\end{figure} Figure 12: Distribution of all computed binaries with 12$\,M_\odot $ primaries in the log P versus q-diagram. Asterisks mark contact-free systems, while squares mark systems which evolve into contact. Systems marked with triangles are borderline cases, i.e., they evolve into a short contact phase but the secondary radius never exceeds its Roche radius by more than a factor 1.5. The solid line separates Case A (below) and Case B systems. All case A systems for this primary mass have a reverse supernova order. The dashed lines indicate the boundary between contact-free and contact evolution. The dashed-dotted line is defined by the condition that the primary fills its Roche lobe already on the zero age main sequence
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As described in Sect. 4.1.2, the uncertain efficiency of semiconvective mixing introduces a considerable uncertainty to the evolution of Case A systems. Semiconvective mixing affects the rejuvenation process in an essential way, as it is this process which transports hydrogen into the convective core of the accretion stars. While for infinitely fast semiconvective mixing - which corresponds to the use of the Schwarzschild criterion for convection - all accretion stars rejuvenate (Hellings 1983), this is not the case for finite semiconvective mixing time scales (Braun & Langer 1995). Longer mixing time scales lead to shorter core hydrogen burning life times of the secondaries. Therefore, slow semiconvection - as assumed here - leads to earlier contact. Nevertheless, slow semiconvection leads perhaps not to a smaller total number of contact systems, since for those systems which avoid premature contact, the chance of reverse contact during core helium burning of the secondary is much smaller than in the case of fast semiconvective mixing (cf. Sect. 4.1.2).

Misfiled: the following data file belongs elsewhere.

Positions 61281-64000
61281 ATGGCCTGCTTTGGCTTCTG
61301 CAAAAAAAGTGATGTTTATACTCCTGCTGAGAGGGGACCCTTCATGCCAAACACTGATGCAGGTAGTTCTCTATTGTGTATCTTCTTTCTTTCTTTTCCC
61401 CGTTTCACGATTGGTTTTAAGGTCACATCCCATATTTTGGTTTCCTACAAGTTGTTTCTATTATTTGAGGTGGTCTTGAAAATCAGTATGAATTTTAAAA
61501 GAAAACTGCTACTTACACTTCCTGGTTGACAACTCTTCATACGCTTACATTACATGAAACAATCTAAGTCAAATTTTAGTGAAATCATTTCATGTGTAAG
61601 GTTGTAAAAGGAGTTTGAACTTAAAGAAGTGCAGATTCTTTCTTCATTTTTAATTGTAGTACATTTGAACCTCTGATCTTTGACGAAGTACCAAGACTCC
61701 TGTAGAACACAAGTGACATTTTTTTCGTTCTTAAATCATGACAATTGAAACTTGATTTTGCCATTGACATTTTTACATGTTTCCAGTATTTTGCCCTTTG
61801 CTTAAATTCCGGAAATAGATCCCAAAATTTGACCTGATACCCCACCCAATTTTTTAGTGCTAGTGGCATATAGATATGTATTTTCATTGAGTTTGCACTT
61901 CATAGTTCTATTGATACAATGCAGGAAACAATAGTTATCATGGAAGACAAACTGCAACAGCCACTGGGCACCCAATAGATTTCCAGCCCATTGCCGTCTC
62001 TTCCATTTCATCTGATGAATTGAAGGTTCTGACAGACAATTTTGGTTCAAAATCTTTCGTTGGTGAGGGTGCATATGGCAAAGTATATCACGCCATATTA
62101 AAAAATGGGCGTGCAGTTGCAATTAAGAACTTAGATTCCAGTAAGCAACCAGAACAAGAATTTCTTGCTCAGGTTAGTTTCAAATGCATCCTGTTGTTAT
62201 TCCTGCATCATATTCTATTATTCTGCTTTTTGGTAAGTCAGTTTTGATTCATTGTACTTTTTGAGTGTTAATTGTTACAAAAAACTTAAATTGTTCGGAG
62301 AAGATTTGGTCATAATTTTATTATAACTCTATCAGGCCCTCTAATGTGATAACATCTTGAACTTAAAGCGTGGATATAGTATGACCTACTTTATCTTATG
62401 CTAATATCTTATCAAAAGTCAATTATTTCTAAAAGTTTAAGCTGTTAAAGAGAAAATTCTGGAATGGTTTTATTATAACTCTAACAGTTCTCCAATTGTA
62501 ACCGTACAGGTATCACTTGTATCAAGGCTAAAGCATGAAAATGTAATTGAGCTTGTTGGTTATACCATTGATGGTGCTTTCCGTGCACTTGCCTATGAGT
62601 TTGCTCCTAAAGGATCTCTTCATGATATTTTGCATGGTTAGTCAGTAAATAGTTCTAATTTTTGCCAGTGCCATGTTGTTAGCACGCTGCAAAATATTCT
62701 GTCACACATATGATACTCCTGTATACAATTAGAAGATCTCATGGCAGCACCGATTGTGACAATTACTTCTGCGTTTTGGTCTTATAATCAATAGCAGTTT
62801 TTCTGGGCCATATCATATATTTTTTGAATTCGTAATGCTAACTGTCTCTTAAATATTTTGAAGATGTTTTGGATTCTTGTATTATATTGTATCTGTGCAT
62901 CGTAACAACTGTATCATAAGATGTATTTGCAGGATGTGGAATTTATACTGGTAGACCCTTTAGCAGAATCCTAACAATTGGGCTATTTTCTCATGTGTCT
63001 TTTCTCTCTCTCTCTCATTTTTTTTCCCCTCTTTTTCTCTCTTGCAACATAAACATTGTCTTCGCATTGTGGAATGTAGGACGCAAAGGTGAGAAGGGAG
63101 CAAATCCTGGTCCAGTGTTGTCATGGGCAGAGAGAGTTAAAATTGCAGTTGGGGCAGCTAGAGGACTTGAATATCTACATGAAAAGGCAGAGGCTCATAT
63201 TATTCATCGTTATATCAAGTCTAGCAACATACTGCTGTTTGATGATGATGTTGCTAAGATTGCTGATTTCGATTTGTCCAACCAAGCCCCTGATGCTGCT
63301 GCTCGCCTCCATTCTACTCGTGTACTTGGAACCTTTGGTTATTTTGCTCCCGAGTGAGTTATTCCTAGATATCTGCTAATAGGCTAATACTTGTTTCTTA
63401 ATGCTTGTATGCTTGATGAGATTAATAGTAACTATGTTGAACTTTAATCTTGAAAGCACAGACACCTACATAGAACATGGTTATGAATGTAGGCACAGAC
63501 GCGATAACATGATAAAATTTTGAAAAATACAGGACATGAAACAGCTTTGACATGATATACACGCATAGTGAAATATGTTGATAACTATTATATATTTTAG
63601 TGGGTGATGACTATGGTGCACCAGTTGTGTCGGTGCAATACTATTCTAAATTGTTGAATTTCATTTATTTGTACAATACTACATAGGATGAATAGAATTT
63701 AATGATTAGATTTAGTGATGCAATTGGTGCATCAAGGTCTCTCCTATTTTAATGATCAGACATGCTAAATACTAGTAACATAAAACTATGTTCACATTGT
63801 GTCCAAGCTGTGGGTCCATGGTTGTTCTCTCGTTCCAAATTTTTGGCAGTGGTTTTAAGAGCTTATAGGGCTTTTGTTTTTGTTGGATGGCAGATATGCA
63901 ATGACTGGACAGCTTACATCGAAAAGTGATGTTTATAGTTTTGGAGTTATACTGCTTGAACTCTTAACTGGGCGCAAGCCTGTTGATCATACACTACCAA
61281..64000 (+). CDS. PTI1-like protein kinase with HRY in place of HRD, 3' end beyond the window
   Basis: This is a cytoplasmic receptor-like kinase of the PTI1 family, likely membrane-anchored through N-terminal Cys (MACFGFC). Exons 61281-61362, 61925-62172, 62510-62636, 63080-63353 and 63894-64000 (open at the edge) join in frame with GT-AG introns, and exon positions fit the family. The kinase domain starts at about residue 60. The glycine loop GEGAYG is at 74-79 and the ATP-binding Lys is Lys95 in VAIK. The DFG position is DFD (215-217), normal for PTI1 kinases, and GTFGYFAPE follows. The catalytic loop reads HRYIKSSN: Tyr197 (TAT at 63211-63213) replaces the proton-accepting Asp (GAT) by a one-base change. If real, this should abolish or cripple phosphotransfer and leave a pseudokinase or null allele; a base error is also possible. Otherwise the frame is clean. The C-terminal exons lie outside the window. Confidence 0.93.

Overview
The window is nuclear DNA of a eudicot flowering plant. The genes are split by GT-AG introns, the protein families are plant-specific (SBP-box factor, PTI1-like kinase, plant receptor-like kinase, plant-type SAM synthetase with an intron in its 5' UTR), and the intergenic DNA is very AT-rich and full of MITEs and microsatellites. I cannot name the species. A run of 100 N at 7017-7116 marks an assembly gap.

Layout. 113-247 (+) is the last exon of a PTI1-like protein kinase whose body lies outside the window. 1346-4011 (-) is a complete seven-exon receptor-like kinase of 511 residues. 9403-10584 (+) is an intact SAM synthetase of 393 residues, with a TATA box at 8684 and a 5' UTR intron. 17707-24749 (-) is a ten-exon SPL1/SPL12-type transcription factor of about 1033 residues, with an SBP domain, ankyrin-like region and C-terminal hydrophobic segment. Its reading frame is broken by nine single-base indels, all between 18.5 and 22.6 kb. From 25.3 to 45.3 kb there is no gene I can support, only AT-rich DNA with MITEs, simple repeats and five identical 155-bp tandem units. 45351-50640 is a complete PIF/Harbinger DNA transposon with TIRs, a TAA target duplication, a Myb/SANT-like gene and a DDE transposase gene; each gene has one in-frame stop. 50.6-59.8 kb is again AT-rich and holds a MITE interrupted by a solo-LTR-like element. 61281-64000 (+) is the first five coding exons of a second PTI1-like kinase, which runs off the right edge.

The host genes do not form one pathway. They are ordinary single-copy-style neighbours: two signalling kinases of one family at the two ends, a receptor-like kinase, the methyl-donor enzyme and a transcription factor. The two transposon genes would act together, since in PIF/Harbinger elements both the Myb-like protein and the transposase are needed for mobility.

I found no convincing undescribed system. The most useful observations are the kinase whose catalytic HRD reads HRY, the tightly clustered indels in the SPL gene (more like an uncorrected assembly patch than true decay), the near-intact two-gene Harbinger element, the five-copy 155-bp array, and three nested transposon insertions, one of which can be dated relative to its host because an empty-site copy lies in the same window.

We note that although semiconvection can be important for the upper end of the mass spectrum of our study (cf. also Wellstein & Langer 1999), another effect dominates for the less massive Case A systems. In our systems with an initial primary mass of 12$\,M_\odot $, the luminosity ratio after the mass transfer is very large, of the order of 100, while it is only of the order of 10 for our most massive systems (see Table 3). The reason for the drop of the luminosity ratio for higher primary masses is simply the flattening of the stellar mass-luminosity relation for increasing mass. As the luminosity ratio reflects the ratio of the evolutionary speeds of both components, it is clear that with a post-mass transfer value of 100, only very late Case A systems can avoid contact - independent of whether the secondary rejuvenates or not. The large luminosity ratio for lower primary initial masses is also the main reason why the initial parameter space for contact-free evolution becomes smaller for lower mass systems.